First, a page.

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The 2018 suicide of the senior legal counsel at Victoria's Coroners Court was linked to a toxic workplace culture that turned her "dream job" into an "unimaginable nightmare" within a few weeks, an inquest has found.
New South Wales coroner Ian Guy, who was given charge of the investigation into Jess Wilby's death in order to avoid a conflict of interest, has provided a damning account of the court's culture across 2017-18 and a tragic insight into Ms Wilby's realisation that her descent into mental illness due to work stresses might damage her career in the law.
NSW coroner Ian Guy has issued a damning account of the workplace culture at the Coroners Court of Victoria.Credit:Joe Armao
Mr Guy's finding details the chaos at the court in 2018 when Ms Wilby had taken on the role of the senior legal counsel while still performing her previous job of principal in-house solicitor. The intense workload meant the she was working 12-hour days with little support from the court's executive.
He slammed the lack of interest from senior figures at the court in Ms Wilby's health after she suffered a breakdown at work in March 2018. Ms Wilby, who had no previous mental health issues, took her own life in September 2018. She was 45.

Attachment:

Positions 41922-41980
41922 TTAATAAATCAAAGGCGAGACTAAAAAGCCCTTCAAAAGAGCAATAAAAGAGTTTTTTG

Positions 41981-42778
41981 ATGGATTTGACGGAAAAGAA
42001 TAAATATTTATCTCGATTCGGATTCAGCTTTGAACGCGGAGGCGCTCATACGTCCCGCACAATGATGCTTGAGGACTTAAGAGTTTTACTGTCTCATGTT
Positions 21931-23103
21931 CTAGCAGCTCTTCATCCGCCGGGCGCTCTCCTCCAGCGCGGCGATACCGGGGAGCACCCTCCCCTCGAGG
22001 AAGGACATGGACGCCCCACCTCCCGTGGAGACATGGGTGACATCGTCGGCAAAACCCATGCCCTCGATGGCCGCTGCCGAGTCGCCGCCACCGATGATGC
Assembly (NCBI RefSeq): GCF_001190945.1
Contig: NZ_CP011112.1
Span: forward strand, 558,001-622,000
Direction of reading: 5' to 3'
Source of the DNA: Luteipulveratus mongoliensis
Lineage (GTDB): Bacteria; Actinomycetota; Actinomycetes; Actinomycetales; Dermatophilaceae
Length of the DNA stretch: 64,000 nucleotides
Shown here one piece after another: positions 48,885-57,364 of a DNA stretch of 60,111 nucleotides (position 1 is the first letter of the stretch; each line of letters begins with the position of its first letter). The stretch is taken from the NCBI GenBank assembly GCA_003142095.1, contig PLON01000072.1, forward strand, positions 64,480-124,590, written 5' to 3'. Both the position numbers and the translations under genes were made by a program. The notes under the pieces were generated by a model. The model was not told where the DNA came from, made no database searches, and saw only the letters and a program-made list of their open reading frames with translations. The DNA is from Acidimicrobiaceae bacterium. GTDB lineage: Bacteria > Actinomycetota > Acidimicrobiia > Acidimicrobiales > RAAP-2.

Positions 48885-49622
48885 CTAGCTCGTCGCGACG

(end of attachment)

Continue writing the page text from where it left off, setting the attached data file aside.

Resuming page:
"The event of 15 March 2018 where Ms Wilby had a breakdown at the Court was plainly work-related, yet after returning to work the next day she continued with her responsibilities unchanged for another five weeks," Mr Guy found.
"Whilst on sick leave for three months, with the exception of her work friends, the lack of support from the Court and from CSV [Court Services Victoria] was stark. The pressure she felt she was under at work and her distress about the workplace environment is compelling."
The court at the time was headed by then state coroner Sara Hinchey. Judge Hinchey, now on the bench at Victoria's County Court, stood aside as state coroner in mid-2018 amid staff complaints about her conduct and the wider workplace culture. Mr Guy made no adverse findings specific to Judge Hinchey.
The inquest heard accounts from Ms Wilby's partner, family, colleagues and doctors about the extent of her passion for her job, her fear that she had been "set up to fail" by others at the court and her ambition to one day perhaps receive a judicial appointment.
She was so worried about the effect her mental illness might have on her reputation and career prospects that she did not disclose a suicide attempt to any of the seven GPs, three psychiatrists and four psychologists she saw over 39 appointments over about six months.
In a message to her sister six days before her death, Ms Wilby wrote: “I would contemplate the hospital if there could be some benefit-and it’s pointless now considering my state in which I’ll try anything but I think if I get admitted I can kiss the judicial appointment I was aiming for goodbye."
Ms Wilby also told her sister she wished she could have a "magic wand" to wave away her illness.